WORKERS who are worried about a local lockdown may be able to get help with their finances if restrictions are tightened again.
But will Chancellor Rishi Sunak extend the furlough scheme into November? We explain what you need to know.
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Mr Sunak will today set out a new financial package for businesses that might have to shut again next week.
Reports suggest that the new scheme will support two thirds of workers’ wages in areas where their businesses are forced to shut their doors.
It comes as Boris Johnson is preparing to announce a new tiered system for the country – which may include new coronavirus restrictions for areas with the highest infection rates.
Manchester, Liverpool and Newcastle are expected to be ordered to temporarily shut cafes, pubs and restaurants as early as Monday.
What is the furlough scheme?
IF your employer has been forced to close temporarily due to coronavirus, it can claim back part of your wages from the government.
Claims are capped at £2,500 a month for each employee – so if you usually earn a lot more than that you’ll see a bigger drop in salary.
Your company can top up the remaining money you’d usually be paid, but many businesses are taking a serious hit and have chosen not to.
In previous months, bosses could also claim employer national insurance contributions and minimum automatic enrolment pension contributions.
Mr Sunak revealed his new Job Support Scheme last month for firms which still needed help – but this is only available for workers who can do at least a third of their hours.
The scheme will be available from November 1 and run for six months.
But many critics said it wouldn’t be enough if businesses were ordered to close.
Will furlough be extended?
Industry and manufacturing think tanks have also warned of “cliff edge” unemployment levels not seen since the Great Depression if the government fails to extend the scheme.
But although The Treasury is now rolling out new support, it has reiterated that its furlough scheme will end on October 31 as previously announced.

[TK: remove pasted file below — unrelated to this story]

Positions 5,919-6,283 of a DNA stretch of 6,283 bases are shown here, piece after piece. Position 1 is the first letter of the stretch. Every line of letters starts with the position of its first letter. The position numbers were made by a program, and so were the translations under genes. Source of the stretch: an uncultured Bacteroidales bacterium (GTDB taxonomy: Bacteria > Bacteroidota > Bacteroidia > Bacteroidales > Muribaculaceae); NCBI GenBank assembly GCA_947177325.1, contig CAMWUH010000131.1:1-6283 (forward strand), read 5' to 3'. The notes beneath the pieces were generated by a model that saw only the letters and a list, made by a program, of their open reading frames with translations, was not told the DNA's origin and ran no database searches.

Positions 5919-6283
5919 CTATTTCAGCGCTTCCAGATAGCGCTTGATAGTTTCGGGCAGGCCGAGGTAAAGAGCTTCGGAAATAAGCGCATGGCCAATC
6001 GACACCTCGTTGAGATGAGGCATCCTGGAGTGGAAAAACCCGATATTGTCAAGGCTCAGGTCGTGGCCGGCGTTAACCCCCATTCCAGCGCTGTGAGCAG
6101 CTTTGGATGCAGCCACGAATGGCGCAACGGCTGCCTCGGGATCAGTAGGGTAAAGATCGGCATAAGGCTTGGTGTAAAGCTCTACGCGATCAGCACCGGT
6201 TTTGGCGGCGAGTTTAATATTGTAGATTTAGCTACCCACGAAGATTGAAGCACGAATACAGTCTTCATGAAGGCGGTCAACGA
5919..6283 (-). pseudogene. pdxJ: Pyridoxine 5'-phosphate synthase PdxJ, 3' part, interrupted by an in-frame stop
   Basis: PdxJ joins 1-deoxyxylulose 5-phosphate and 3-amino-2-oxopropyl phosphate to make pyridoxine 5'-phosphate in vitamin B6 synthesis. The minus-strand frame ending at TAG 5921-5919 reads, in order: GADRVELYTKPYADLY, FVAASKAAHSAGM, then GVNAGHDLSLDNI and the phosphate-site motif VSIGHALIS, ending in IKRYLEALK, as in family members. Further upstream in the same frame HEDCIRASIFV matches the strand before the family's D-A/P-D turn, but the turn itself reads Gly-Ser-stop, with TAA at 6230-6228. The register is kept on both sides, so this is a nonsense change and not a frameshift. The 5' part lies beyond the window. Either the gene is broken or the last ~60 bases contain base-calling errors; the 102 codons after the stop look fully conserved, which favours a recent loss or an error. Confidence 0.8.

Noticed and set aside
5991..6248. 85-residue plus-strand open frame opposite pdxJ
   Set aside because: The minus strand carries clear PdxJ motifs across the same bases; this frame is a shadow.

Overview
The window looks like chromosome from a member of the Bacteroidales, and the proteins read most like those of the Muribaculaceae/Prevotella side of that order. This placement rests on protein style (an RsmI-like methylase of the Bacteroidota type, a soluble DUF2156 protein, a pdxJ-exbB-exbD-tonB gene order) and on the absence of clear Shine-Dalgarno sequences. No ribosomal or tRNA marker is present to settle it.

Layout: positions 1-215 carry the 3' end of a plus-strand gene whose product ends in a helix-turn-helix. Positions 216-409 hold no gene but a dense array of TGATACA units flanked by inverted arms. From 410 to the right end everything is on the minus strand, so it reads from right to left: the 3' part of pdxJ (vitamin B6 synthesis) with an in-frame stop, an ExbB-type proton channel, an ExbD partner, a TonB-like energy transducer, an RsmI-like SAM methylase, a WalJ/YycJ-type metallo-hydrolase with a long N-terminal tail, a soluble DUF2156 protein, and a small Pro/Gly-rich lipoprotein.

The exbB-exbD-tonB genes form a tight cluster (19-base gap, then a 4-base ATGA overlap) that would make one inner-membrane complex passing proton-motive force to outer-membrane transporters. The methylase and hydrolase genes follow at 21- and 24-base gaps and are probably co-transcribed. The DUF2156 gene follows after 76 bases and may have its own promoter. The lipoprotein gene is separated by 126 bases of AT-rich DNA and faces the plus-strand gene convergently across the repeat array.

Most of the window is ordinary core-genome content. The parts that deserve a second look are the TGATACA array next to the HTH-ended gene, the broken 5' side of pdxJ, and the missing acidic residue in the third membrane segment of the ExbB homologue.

The scheme, which was launched on April 20, has helped more than nine million jobs.
To help furloughed workers, the Treasury has instead rolled out a £1,000 bonus for firms that re-employ staff members.
Plus, it said it’s creating “new roles for young people with our Kickstart scheme, creating incentives for training and apprenticeships, and supporting and protecting jobs in the tourism and hospitality sectors through our VAT cut”.
If you aren’t eligible for the Job Support Scheme nor won’t be helped by the latest support package yet to be announced, there are other options available for people struggling financially.
Where to start
The government has a helpful quiz which outlines all the different situations that you might find yourself in.
It’s been created to help people work out if they need help financially with any of the following because of the outbreak:
- what to do if you’re feeling unsafe where you live, or if you’re worried about someone else
- paying bills, rent, or your mortgage
- getting food
- being made redundant or unemployed, or not having any work
- what to do if you’re worried about going in to work
- having somewhere to live
- mental health and wellbeing, including information for children
You then answer a series of multiple choice questions explaining how you might need help and it takes you to different pages of support.
We’ve broken them down here.
You’ve lost your job or you’ve lost work
If you live in the UK or Northern Ireland, there are several options available to you if you’ve been made redundant.
You can either:
Meanwhile, for job seeking advice, we’ve created several guides to help you towards your next job.
Make sure you check if your redundancy payout is fair too.
If you’re freelance or self employed, you still have until October 19 to apply for the Self-Employment Income Support Scheme if you’re eligible and your cashflow has been affected since July 14.
Otherwise, you could be eligible for Universal Credit or the Employment Support Allowance.
Paying for food
If you’re finding it hard to afford food in England and Wales, you may be able to apply for Universal Credit, or you could have a look for local food banks in your area.
Some places require a referral, so the best option is to go to your local Citizen’s Advice and book an appointment with an adviser.
If your situation is more urgent, you should contact your local council to see how they would be able to help you. You can find your local council on the GOV.UK website.
In Northern Ireland, you could also apply for free school meal vouchers, apply for Universal Credit, Healthy Start Vouchers, speak to your local council and look at other financial support and benefits you could get by visiting NI Direct.
If you’re homeless, or worried about being homeless, you can speak to Shelter in Scotland, England or Wales (and the Scottish Government website has an extra page on homelessness) or speak to your local council.
In Northern Ireland, you can also call the Northern Ireland Housing Executive on 03448 920 908.
Meanwhile, the eviction ban, which was paused during the outbreak, came to an end on September 20.
Landlords will have to give tenants six months notice if they wish to evict renters and this will stay in force until March 31.
Shelter and your local council will be able to help you get advice if you’re facing eviction and not sure where to go next.
Northern Ireland’s Housing Executive can also help too.